WG link: https://datatracker.ietf.org/wg/savnet/about/
Mail Archive: https://mailarchive.ietf.org/arch/browse/savnet/
To subscribe: https://www.ietf.org/mailman/listinfo/savnet/
3.1 Source Address Validation in Intra-domain Networks Gap Analysis, Problem Statement, and Requirements
Publication URL: https://datatracker.ietf.org/doc/html/draft-ietf-savnet-intra-domain-problem-statement/
This document provides the gap analysis of existing intra-domain source address validation mechanisms, describes the fundamental problems, and defines the requirements for technical improvements.
3.2 Source Address Validation in Inter-domain Networks Gap Analysis, Problem Statement, and Requirements
Publication URL: https://datatracker.ietf.org/doc/html/draft-ietf-savnet-inter-domain-problem-statement/
This document provides the gap analysis of existing inter-domain source address validation mechanisms, describes the fundamental problems, and defines the requirements for technical improvements.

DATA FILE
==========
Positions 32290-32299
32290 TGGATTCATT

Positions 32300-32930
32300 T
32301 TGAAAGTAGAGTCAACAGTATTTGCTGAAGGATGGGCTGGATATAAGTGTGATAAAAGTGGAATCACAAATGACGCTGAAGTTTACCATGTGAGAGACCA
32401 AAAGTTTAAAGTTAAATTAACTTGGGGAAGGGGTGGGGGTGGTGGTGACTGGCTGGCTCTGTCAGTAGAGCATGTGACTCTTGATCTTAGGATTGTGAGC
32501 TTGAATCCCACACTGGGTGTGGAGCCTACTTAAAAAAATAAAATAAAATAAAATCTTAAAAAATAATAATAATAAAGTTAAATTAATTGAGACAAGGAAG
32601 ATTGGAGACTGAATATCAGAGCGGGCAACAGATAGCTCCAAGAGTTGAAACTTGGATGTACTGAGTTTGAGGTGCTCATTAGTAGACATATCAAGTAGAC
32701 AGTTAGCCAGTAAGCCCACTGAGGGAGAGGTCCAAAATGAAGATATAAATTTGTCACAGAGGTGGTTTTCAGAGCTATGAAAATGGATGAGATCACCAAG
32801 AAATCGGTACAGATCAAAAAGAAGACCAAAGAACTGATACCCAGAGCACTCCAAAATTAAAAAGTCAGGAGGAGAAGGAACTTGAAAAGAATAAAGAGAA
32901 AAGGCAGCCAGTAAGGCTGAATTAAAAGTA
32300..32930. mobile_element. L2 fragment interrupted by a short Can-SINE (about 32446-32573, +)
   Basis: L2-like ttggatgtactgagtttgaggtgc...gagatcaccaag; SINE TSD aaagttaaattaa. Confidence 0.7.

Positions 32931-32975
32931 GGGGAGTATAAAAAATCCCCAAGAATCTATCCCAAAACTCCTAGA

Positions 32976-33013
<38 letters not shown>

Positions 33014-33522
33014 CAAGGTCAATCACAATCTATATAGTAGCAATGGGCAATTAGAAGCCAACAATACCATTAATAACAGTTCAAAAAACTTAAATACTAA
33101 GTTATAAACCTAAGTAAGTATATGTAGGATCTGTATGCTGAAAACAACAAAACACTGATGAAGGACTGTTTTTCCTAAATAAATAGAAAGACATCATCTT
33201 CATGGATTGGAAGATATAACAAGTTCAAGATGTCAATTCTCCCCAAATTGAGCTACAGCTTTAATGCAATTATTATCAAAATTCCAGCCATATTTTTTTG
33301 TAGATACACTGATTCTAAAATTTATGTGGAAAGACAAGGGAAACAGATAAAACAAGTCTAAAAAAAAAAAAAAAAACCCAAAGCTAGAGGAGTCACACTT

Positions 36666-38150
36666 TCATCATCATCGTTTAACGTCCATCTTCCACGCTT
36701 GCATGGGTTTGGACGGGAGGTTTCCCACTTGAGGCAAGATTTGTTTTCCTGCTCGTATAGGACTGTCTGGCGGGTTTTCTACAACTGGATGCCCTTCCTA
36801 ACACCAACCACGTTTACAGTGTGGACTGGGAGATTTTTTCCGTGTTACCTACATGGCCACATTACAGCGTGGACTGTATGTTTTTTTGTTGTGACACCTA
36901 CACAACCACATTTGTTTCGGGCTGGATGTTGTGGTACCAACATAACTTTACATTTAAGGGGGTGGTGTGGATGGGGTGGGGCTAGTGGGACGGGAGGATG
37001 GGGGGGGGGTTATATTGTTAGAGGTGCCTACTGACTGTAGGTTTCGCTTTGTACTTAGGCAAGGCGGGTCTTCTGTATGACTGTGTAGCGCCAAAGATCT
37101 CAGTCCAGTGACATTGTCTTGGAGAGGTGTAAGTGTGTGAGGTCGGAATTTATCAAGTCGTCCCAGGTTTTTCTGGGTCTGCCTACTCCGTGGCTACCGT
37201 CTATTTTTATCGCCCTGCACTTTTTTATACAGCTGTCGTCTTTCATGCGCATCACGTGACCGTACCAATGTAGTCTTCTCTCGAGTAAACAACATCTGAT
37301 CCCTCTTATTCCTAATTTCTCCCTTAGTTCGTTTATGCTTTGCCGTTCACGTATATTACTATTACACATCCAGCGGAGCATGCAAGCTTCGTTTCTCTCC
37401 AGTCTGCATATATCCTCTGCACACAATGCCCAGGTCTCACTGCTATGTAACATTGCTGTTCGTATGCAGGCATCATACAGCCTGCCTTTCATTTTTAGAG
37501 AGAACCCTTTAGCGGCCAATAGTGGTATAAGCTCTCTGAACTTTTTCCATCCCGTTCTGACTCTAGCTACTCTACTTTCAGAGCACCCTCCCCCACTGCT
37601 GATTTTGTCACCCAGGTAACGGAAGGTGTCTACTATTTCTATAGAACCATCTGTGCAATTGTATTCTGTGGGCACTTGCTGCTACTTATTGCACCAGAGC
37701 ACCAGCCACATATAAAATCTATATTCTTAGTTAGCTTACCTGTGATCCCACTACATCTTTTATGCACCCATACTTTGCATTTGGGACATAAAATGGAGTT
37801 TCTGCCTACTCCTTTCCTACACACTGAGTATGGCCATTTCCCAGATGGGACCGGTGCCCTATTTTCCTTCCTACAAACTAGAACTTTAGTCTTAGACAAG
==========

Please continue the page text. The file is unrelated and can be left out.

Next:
3.3 Intra-domain Source Address Validation (SAVNET) Architecture
Publication URL: https://datatracker.ietf.org/doc/html/draft-li-savnet-intra-domain-architecture/
This document proposes the intra-domain SAVNET architecture, which achieves accurate source address validation (SAV) in an intra-domain network by an automatic way. Compared with uRPF-like SAV mechanisms that only depend on routers’ local routing information, SAVNET routers generate SAV rules by using both local routing information and SAV-specific information exchanged among routers, resulting in more accurate SAV validation in asymmetric routing scenarios. Compared with ACL rules that require manual efforts to accommodate to network dynamics, SAVNET routers learn the SAV rules automatically in a distributed way.
3.4 Inter-domain Source Address Validation (SAVNET) Architecture
Publication URL: https://datatracker.ietf.org/doc/html/draft-wu-savnet-inter-domain-architecture/